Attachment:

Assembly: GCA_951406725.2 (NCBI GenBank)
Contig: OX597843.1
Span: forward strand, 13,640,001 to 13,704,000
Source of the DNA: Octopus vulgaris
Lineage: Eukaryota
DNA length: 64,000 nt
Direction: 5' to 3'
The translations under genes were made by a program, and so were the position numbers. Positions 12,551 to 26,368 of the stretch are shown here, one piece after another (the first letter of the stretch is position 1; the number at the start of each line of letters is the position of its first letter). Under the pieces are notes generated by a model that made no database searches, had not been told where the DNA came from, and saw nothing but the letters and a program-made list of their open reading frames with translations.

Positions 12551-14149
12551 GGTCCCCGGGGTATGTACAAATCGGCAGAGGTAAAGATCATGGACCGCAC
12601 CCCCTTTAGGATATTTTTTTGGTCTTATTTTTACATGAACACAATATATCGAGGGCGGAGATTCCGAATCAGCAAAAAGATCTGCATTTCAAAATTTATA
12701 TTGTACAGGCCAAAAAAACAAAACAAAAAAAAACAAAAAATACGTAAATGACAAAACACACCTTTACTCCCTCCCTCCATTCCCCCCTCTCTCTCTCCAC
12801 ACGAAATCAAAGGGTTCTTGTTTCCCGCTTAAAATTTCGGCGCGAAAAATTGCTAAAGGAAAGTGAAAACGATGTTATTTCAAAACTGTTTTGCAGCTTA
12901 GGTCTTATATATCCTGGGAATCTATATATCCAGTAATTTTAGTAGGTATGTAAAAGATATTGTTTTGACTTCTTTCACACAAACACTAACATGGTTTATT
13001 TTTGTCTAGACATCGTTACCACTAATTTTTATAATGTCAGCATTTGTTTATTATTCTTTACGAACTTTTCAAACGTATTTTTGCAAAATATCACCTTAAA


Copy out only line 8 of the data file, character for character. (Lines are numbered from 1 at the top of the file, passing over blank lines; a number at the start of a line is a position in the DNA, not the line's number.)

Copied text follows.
The translations under genes were made by a program, and so were the position numbers. Positions 12,551 to 26,368 of the stretch are shown here, one piece after another (the first letter of the stretch is position 1; the number at the start of each line of letters is the position of its first letter). Under the pieces are notes generated by a model that made no database searches, had not been told where the DNA came from, and saw nothing but the letters and a program-made list of their open reading frames with translations.